HM Elecs. v. R.F. Techs., Inc., No. 12cv2884-BAS-MDD, 2015 U.S. Dist. LEXIS 104100 (S.D. Cal. Aug. 7, 2015).
In this trademark dispute, the court issued stringent sanctions against the defendants and their counsel for the intentional withholding and destruction of relevant documents. The court found sanctions were justified against the defendants and some of their lawyers for five primary transgressions.
First, the defendants’ counsel neither imposed a legal hold nor explained the importance of preserving documents to their clients. Defense counsel relied on the word of defendant Babak Noorian, the CEO of defendant R.F. Technologies (RFT). Noorian asserted that the company did not delete documents in the normal course of business, although RFT did not have a written policy addressing the data preservation, it did not inform employees of the need to preserve documents, and Noorian admitted that he couldn’t “possibly check” the behavior of all 60 RFT employees.
Second, Noorian instructed RFT’s salesforce to destroy relevant documents. As a result, an unknown number of documents were likely deleted. The court found the destruction occurred intentionally and in bad faith.
Third, Noorian signed and certified discovery responses that contained false information, including claims that documents did not exist though they did. The defendants’ counsel also certified the discovery responses without conducting a reasonable inquiry. In particular, the court noted counsel’s repeated assertions, in writing, in a sworn declaration, and during a meet and confer, that all responsive documents were produced and that no responsive documents were withheld based on the attorney-client privilege. Counsel also remarked that the defendant had looked for and produced documents at a meet and confer—a point when RFT had neither reviewed nor produced its ESI.
Fourth, the defendants used 59 broad search terms such as “confidential,” which appeared in the footer of every e-mail from RFT, to justify withholding more than 150,000 nonprivileged documents, without review. No one reviewed any of these documents to confirm whether they were privileged, and none were listed on a privilege log.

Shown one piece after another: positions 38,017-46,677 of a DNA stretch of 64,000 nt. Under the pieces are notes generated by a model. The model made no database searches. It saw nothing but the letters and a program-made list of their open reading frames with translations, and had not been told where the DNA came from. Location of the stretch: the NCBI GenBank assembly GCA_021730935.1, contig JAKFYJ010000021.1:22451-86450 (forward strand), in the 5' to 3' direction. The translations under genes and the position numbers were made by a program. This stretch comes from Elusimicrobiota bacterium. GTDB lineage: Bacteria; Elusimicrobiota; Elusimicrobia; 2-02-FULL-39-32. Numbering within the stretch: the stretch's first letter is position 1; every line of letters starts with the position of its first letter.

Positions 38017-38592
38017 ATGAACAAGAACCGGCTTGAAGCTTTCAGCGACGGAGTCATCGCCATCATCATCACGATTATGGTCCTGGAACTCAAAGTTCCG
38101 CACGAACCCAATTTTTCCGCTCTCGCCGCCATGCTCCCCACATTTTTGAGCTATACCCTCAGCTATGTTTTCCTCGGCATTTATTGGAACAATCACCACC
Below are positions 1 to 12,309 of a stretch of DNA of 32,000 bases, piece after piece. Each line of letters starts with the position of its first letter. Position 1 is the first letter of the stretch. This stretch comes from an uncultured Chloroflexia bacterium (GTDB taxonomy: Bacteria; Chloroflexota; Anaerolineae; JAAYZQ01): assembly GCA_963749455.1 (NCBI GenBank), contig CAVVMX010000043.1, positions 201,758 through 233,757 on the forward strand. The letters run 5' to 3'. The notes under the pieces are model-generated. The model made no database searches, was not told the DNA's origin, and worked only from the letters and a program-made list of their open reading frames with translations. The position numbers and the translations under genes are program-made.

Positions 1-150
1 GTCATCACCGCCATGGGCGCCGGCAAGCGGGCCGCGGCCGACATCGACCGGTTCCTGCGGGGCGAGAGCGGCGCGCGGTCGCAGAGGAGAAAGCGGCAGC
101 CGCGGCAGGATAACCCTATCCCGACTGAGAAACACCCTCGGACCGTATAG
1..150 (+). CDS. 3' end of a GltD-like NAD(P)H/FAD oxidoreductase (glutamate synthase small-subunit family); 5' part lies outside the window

Finally, the defendants’ counsel did not produce more than 375,000 pages of data until after discovery closed because they did not perform quality control checks or supervise their ESI vendor. A vendor employee mistakenly believed a data export was complete and removed a drive too early during the process. As a result, relevant documents favorable to the plaintiff were concealed, and the litigation was delayed.
The court concluded that, but for the plaintiff’s “diligence” and “persistence,” the defendants “would have gained a significant and unfair advantage at trial.” Even so, some relevant documents remained missing, and the plaintiff was “forced to litigate this case with incomplete facts and to expend significant resources hunting down ESI.” Because of this prejudice, sanctions were warranted.
Ultimately, the court determined that the spoliation did not impair the plaintiff’s ability to go to trial but “threatened to interfere with the rightful decision of the case.” Accordingly, the appropriate punishment consisted of monetary sanctions against the defendants as well as their counsel and his law firm, issue sanctions finding that a key document and its contents were fabricated and false, and an adverse inference instruction.
The court was alarmed that defense counsel ignored red flags and refused to take any responsibility for the discovery errors. The judge termed these failings an “abdication” of counsel’s role to “craft and implement an effective discovery process.”
The opinion provides a host of suggestions for how counsel can avoid similar predicaments:
- Issue a legal hold “tailored to the client and the particular lawsuit.” Learn the client’s computer systems, organizational structure, and data to advise the client about its duty to preserve. Once implemented, monitor compliance with the legal hold.
- Supervise anyone involved in the document preservation, collection, review, and production process.
- While reviewing every page of a document production is not required for certification, at least review a sample of the production.
- Be transparent with opposing counsel about the amount of data.
- If necessary, ask opposing counsel or the court for an extension of time to allow sufficient time to sample the document collection and ensure the accuracy of discovery responses.
- Speak with a range of key custodians, not just one employee, about document preservation practices. Collect and sample documents to confirm what employees say.